Physical medicine and rehabilitation care using a patient-centred approach
Physical medicine and rehabilitation also known as "physiatry" or rehabilitation medicine is a medical specialty that helps people regain bodily functions they lost due to medical conditions or injury. Rehabilitation can help many bodily functions, including bowel and bladder problems, chewing and swallowing, problems thinking or reasoning, movement or mobility, speech, and language.
Many injuries or medical conditions can affect one's ability to function, including brain disorders, such as stroke, multiple sclerosis or cerebral palsy, brain injury or spinal cord injury, long-term (chronic) pain, including back and neck pain, major bone or joint surgery, burns, or limb amputation, severe arthritis becoming worse over time, severe weakness after recovering from a serious illness (such as infection, heart failure or respiratory failure). Children may need rehabilitation services for Down Syndrome or other genetic disorders, muscular dystrophy or other neuromuscular disorders, sensory deprivation disorder, intellectual disability or developmental disorders.
Rehabilitation experts use many tests to evaluate a person's problems and monitor their recovery. The goal of rehabilitation therapy is to teach people how to take care of themselves as much as possible. The focus is often on daily tasks such as eating, bathing, using the bathroom and moving from a wheelchair to a bed. Sometimes, the goal is more challenging, such as restoring full function to one or more parts of the body.
United Hospital Physical Medicine and Rehabilitation centre specialises in patient-centred care to prevent, diagnose, treat and rehabilitate an array of disorders and injuries, helping patients regain function, mobility and independence. We offer physician-led rehabilitation programmes for those whose lives have been affected by an injury, illness or disease. Our experienced physician will give each client a thorough evaluation before prescribing appropriate treatment modules. Here dedicated physical medicine and rehabilitation (physiatry) specialist and the physiotherapist team help patients who have pain, weakness, numbness or other functional issues stemming from an injury or chronic illness that prevents them from leading an active, independent life. This also include sports medicine and injury prevention. For pain management, under musculoskeletal ultrasound guidance, intra-articular injection/nerve blocks is also applied here.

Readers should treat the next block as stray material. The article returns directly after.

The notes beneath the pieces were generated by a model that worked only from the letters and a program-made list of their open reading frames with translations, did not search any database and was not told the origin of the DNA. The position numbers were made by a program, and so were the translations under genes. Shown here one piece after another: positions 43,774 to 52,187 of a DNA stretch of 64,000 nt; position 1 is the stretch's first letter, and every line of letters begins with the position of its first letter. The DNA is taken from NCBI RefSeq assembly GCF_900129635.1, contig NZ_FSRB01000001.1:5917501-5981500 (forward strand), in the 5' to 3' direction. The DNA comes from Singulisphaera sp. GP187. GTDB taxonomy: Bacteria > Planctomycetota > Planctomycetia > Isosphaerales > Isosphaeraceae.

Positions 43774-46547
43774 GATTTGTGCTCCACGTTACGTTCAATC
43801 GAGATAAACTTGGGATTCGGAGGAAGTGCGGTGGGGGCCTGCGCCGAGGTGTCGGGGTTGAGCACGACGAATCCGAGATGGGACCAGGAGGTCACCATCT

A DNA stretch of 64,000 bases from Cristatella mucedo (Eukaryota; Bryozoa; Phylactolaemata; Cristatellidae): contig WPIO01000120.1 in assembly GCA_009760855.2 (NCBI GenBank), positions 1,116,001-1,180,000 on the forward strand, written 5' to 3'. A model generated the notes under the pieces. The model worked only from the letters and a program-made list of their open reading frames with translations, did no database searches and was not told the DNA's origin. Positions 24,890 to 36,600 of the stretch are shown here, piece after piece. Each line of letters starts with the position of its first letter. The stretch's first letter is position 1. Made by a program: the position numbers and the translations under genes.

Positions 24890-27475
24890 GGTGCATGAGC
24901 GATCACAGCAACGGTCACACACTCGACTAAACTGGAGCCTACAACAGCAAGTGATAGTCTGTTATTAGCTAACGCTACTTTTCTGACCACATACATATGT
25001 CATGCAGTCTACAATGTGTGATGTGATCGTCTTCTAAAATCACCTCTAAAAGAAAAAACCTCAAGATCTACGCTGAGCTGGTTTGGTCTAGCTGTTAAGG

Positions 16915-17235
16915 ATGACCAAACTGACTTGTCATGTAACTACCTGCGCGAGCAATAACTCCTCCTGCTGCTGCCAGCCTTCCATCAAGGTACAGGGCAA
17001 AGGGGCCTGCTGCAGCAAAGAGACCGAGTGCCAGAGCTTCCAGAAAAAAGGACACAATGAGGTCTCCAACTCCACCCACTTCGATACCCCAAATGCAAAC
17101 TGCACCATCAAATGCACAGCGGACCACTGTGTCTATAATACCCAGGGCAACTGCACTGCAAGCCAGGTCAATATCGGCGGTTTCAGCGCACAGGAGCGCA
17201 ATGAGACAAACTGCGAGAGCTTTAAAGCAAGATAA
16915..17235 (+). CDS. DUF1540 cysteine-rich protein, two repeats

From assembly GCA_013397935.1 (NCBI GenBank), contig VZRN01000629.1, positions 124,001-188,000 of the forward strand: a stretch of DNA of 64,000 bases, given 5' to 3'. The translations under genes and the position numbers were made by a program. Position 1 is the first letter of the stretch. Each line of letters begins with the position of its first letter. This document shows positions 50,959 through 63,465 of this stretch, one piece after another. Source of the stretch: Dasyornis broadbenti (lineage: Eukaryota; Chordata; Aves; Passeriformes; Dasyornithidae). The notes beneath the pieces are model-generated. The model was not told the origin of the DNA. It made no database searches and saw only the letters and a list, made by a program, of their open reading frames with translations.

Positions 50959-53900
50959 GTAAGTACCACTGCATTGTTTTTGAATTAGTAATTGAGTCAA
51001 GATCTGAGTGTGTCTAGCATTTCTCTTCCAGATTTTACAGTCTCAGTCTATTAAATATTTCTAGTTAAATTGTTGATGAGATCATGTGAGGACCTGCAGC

Physical medicine and rehabilitation is a team approach. United Hospital PM&R centre team members consist of doctor (physiatrist) and physiotherapists. Physiatrists are PM&R physicians, who are doctors that specialize in function. Physiatrists specialize in restoring optimal function to people with injuries to the muscles, nerves, bones, joints and ligaments to enforce and restore functional ability and quality of life to those with such physical impairments and disabilities. Physiatrists play an immense role in treating some medical conditions and need a thorough medical knowledge of the pathophysiology and consequence of the disease so as to prevent many of the catastrophes faced by those with disabling ailments.
Physiatrists need to work with other physicians, which may include primary care physicians, pulmonologist, neurologist, neurosurgeons, orthopedic surgeons and many others. They treat the whole person, not just the problem area, says Dr Naima Siddiquee, Specialist Physiatrist of United Hospital.
Talking about post-natal rehabilitation, Dr Naima says, we encourage mothers to resume pelvic floor exercises as soon after the child-birth as possible, regardless of whether they had a vaginal or C-section delivery. We give them advice about posture & back care, pelvic floor and specific abdominal exercises. After delivery of a baby, if mothers do not work to regain their pelvic floor, low back and abdominal muscle strength; they are at increased risk of developing pain or incontinence later and also in subsequent pregnancies.
Samina Afroz, a school teacher of 27, who had her baby delivered at United Hospital says, in the post-natal physiotherapy sessions, I was taught the correct method of pelvic floor exercise. Further I received advice to avoid stooping, twisting or bending over from my waist since abdominal and pelvic floor muscles get weaker as a result of the pregnancy and birth. I had a C-section, so I was advised to not lift anything heavier than the baby for the first 6 weeks.
Dr Naima says, we advise mothers to continue with their pelvic floor exercises until they feel they are completely back to normal. In fact continuing doing these for the rest of life help prevent problems such as stress incontinence, where women leak urine during coughing, laughing or lifting things. These exercises also help protect against a prolapsed uterus or bladder in later life.
People can have rehabilitation in many settings. It often begins while they are still in the hospital, recovering from an illness or injury. After the person leaves the hospital, treatment may continue at hospital's rehabilitation center. Patients are referred to PM&R centre if they have significant orthopedic problems, a spinal cord injury or severe brain injury from stroke or trauma. A full rehabilitation program and treatment plan is sometimes needed to help with medical, physical, social, emotional, and work-related problems. This includes therapy for specific medical problems, advice about setting up their home to maximize their function and safety and also help with wheelchairs, splints and other medical equipment. PM&R treatment may include any combination of the following: medication, physical therapy, occupational therapy, massage, exercise, spinal injections, and more.